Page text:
Arrested journalist pleaded with officer: ‘This is my job’

An Iowa journalist covering a protest for racial justice was blinded when a police officer shot pepper spray in her face, and jailed for hours, despite telling the officer repeatedly that she was just doing her job, according to video played at the reporter’s trial.

Body camera video captured by Des Moines Police Sgt. Natale Chiodo showed Des Moines Register reporter Andrea Sahouri in custody on May 31, 2020, her eyes burning from pepper spray. She said she was with the newspaper and asked Officer Luke Wilson why he arrested her, adding that she was in pain and could not see.

“This is my job,” Sahouri says on the video. “I’m just doing my job. I’m a journalist.”

Sahouri’s defense played the video for jurors on the second day of a trial in which Sahouri and her former boyfriend, Spenser Robnett, are charged with failure to disperse and interference with official acts. The prosecution has drawn widespread criticism from media and human rights advocates, who say that the charges are an attack on press freedom and unwarranted. The pair face fines and potentially even jail time, if convicted.

Officer Wilson testified Tuesday that he failed to record the arrest on his body camera and did not notify a supervisor as required by department policy. But Chiodo captured the scene on his body camera, shortly after Wilson detained Sahouri. Chiodo said he did not arrest a second Register reporter who was nearby because she was not disobeying orders and “seemed very scared.”

“I just tried to give her very simple instructions that she needed to get up and go,” Chiodo testified.

A press badge for Des Moines Register reporter Andrea Sahouri features her jail booking photo from her May 31, 2020 arrest while covering a Black Lives Matter protest. Sahouri is set to stand trial on March 8. 2021, on misdemeanor charges, a case that prosecutors have pursued despite international condemnation from advocates for press freedom. (Andrea Sahouri via AP)

The newspaper had assigned Sahouri to cover the protest at Merle Hay mall in Des Moines, days after the death of George Floyd, a Black Minneapolis man who was declared dead after a white officer put his knee on his neck for nine minutes. Hundreds of protesters gathered, and Sahouri was reporting the details live on Twitter.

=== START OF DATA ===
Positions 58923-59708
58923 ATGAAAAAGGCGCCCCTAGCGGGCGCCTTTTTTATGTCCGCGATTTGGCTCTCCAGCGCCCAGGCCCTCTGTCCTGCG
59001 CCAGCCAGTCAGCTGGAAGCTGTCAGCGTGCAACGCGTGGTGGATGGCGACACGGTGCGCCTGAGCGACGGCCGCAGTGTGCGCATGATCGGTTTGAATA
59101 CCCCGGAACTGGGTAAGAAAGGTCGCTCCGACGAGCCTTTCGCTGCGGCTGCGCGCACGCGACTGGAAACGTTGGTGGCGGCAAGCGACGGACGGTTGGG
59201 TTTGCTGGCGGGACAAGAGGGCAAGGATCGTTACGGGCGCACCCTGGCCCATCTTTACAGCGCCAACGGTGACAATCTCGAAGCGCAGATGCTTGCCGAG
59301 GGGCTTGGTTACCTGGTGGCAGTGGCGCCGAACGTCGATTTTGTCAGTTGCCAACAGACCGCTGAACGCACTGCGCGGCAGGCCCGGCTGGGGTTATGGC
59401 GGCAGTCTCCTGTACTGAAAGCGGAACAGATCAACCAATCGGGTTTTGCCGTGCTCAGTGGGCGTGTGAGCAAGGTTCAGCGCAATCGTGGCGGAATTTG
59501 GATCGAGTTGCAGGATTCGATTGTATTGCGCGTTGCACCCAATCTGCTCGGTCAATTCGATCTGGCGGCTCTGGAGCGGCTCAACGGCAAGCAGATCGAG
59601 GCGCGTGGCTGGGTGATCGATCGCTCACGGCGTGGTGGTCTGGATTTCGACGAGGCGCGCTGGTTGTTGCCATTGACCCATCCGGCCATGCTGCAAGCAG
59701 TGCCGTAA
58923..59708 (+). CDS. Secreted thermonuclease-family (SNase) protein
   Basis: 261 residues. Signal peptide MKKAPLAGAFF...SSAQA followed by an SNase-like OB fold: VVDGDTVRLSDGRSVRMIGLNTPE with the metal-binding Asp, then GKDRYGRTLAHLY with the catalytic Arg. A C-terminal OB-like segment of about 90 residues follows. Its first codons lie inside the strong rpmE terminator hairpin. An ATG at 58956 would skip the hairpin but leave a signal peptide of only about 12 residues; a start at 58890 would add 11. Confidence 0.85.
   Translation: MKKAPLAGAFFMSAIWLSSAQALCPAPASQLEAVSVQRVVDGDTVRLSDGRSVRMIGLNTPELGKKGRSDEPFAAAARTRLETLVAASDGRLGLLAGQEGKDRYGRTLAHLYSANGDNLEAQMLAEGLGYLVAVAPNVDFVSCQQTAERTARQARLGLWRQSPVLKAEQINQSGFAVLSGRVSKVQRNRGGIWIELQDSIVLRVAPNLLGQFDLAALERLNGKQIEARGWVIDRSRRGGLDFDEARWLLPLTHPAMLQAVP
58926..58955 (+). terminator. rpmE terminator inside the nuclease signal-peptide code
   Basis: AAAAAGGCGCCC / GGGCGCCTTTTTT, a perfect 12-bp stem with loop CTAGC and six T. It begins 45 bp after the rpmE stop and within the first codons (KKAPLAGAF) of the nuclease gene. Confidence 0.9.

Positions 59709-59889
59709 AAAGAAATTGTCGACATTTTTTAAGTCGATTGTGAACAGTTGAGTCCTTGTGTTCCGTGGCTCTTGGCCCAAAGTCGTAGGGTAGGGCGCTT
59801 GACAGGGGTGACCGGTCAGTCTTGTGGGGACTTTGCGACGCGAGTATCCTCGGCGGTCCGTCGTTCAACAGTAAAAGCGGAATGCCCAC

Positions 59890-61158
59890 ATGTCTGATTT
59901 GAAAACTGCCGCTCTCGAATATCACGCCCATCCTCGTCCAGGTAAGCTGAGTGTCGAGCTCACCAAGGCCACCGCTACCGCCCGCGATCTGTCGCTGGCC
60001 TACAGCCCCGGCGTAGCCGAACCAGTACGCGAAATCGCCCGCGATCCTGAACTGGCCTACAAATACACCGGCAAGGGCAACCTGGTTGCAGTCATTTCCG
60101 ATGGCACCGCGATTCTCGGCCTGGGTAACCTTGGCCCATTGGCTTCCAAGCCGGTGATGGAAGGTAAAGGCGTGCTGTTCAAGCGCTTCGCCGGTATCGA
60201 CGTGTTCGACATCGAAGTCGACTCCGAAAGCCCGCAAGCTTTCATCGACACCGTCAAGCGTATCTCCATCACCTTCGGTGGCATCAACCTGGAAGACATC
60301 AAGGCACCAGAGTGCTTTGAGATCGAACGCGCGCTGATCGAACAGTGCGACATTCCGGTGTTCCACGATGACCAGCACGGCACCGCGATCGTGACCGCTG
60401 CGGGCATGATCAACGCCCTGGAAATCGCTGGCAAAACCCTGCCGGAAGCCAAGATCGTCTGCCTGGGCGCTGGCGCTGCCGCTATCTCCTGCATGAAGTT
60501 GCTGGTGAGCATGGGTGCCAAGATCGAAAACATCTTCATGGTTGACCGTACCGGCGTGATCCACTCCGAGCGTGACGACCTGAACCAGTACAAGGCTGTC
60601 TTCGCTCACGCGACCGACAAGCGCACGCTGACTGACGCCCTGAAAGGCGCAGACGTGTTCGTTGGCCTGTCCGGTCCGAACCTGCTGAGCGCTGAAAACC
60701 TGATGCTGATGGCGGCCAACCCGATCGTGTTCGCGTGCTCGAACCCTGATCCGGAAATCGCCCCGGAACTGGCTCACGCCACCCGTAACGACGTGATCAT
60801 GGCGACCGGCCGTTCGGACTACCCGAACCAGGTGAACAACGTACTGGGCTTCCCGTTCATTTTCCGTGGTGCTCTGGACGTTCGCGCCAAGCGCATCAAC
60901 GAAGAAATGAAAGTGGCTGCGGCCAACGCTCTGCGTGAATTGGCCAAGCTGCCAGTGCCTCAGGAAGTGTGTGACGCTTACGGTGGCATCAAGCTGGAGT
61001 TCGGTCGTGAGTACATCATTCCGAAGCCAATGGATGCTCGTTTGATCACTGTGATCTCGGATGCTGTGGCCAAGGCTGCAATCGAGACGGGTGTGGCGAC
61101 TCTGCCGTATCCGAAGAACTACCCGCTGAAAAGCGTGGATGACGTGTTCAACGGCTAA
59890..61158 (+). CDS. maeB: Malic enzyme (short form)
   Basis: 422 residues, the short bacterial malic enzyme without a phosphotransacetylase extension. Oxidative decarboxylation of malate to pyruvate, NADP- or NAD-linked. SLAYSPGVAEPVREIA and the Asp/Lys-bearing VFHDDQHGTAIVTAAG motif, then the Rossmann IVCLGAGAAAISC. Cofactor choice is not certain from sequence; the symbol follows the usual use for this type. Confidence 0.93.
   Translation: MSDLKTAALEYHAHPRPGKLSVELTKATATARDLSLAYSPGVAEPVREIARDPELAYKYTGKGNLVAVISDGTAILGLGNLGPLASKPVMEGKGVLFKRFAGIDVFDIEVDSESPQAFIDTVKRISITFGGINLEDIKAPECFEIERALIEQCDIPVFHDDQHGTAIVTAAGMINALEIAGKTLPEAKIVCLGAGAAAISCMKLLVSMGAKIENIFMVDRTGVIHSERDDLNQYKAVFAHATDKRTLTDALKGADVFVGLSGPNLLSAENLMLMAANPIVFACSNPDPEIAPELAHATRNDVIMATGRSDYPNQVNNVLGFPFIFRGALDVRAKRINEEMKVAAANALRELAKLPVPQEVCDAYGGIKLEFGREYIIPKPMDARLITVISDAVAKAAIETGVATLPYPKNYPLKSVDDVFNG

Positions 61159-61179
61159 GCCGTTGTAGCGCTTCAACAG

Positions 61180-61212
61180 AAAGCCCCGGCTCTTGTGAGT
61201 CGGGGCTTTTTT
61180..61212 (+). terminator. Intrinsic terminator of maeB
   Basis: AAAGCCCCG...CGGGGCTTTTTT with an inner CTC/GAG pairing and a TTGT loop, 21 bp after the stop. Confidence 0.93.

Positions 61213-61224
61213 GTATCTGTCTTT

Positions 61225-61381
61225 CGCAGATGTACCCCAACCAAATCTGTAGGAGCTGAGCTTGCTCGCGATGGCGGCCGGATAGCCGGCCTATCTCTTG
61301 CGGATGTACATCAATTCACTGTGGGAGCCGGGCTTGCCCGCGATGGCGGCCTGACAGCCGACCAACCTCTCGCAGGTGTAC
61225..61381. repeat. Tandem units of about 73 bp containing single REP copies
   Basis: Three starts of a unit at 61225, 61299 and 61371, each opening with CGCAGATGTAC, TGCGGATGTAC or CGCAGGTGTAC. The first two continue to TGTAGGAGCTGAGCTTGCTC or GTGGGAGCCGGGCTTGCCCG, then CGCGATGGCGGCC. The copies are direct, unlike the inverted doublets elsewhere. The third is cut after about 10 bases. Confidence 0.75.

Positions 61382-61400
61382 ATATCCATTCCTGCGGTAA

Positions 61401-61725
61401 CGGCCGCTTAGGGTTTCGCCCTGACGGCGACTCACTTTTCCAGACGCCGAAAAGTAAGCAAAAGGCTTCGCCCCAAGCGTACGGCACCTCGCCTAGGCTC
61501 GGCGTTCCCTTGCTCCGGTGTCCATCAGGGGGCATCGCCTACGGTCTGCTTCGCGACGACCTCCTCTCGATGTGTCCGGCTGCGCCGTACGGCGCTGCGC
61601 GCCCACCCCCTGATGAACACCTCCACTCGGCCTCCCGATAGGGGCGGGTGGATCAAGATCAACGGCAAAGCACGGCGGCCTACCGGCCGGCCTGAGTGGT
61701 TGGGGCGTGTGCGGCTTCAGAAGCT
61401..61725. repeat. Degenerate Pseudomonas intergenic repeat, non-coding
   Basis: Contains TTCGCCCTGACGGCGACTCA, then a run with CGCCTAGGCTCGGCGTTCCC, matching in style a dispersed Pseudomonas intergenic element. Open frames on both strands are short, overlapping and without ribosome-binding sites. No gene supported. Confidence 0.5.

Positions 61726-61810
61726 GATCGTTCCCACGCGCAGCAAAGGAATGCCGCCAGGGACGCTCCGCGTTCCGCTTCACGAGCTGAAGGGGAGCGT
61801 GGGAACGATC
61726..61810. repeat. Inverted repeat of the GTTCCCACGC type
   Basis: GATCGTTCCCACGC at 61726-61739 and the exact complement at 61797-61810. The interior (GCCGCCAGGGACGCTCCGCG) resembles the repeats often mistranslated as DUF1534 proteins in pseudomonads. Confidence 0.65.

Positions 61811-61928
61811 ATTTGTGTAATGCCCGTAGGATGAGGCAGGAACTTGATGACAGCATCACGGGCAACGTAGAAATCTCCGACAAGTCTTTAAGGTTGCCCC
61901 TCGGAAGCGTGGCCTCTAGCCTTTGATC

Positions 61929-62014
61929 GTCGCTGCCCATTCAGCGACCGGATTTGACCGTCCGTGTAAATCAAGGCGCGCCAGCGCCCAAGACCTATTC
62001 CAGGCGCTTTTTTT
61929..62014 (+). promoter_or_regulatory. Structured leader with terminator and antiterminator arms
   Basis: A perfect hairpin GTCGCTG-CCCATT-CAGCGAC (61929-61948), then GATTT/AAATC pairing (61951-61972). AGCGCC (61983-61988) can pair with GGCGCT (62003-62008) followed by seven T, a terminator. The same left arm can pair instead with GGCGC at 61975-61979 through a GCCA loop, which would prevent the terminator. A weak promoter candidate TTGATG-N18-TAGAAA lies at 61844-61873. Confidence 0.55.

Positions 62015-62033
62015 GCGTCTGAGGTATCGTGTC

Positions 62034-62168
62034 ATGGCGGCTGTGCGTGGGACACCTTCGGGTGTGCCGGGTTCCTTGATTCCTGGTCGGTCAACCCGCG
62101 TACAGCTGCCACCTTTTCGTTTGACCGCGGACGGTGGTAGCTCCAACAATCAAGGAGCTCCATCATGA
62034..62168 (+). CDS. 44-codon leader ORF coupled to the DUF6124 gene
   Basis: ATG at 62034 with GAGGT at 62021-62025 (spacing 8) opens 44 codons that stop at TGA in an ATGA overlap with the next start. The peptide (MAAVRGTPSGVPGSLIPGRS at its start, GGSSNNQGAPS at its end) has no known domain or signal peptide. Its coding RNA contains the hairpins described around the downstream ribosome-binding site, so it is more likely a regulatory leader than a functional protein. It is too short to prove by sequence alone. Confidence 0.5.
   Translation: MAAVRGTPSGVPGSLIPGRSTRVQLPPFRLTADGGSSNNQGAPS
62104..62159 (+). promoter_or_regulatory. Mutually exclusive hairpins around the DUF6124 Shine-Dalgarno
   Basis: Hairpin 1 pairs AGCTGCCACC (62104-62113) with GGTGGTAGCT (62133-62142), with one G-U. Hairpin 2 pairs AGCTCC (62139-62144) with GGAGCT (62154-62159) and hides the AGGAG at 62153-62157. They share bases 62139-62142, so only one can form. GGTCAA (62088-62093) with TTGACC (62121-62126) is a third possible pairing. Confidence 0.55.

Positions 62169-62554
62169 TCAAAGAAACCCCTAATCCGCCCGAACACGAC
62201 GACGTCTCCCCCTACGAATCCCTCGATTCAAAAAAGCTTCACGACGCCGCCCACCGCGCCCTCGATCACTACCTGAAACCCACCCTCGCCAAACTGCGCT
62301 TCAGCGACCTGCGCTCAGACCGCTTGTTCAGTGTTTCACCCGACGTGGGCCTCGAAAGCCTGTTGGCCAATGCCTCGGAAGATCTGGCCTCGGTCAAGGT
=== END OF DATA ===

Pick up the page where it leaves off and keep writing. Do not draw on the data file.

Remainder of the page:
Wilson, an 18-year veteran of the Des Moines Police Department, said he responded to the protest and found a “riotous mob” that was breaking store windows, throwing rocks and water bottles at officers, and running in different directions. He said his unit was told to clear a commercial parking lot, and he used a device known as a fogger to blanket the area with clouds of pepper spray.

He said the chemical irritants worked in forcing most of the crowd to scatter, including Robnett, but that he decided Sahouri needed to be arrested when she did not leave. Wilson said he was unaware that Sahouri was a journalist.

Wilson said that he grabbed her with his left hand while his fogger was in his right hand. Wilson said that Robnett returned and tried to pull Sahouri out of his grasp, and Wilson deployed more pepper spray that “incapacitated” Robnett.

Sahouri was taken to jail and released hours later.

Under cross-examination by defense attorney Nicholas Klinefeldt, Wilson said that he charged Sahouri with interference because she briefly pulled her left arm away while he was arresting her. He acknowledged that he did not mention that claim in his police report on the arrest.

Wilson said that he only rarely used his body camera during his normal job at the city airport, wrongly believed it had recorded Sahouri’s arrest, and was unfamiliar with the details of the department’s body camera policy.

The cameras are always capturing video when on and can retrieve video of incidents that were not recorded afterward if they have not yet been erased. Officers who fail to record incidents that they should have are required to notify supervisors, who can then try to recover video that does not have audio. It was clear immediately that Sahouri’s arrest was newsworthy and controversial.

Prosecutors say Sahouri and Robnett ignored police orders to leave the area long before their arrests, while the defense argues any such orders were not clear.

Body camera video played in court showed officers yelling at protesters to get out of an intersection and instructing them to be peaceful about 90 minutes before their arrests, and that Robnett and Sahouri complied.

A separate order to disperse could be heard faintly on the video in the background — so quiet that even an officer testifying for the prosecution seemed to struggle to make it out. But prosecutors argued that the message was louder at the scene and broadcast over a public address system.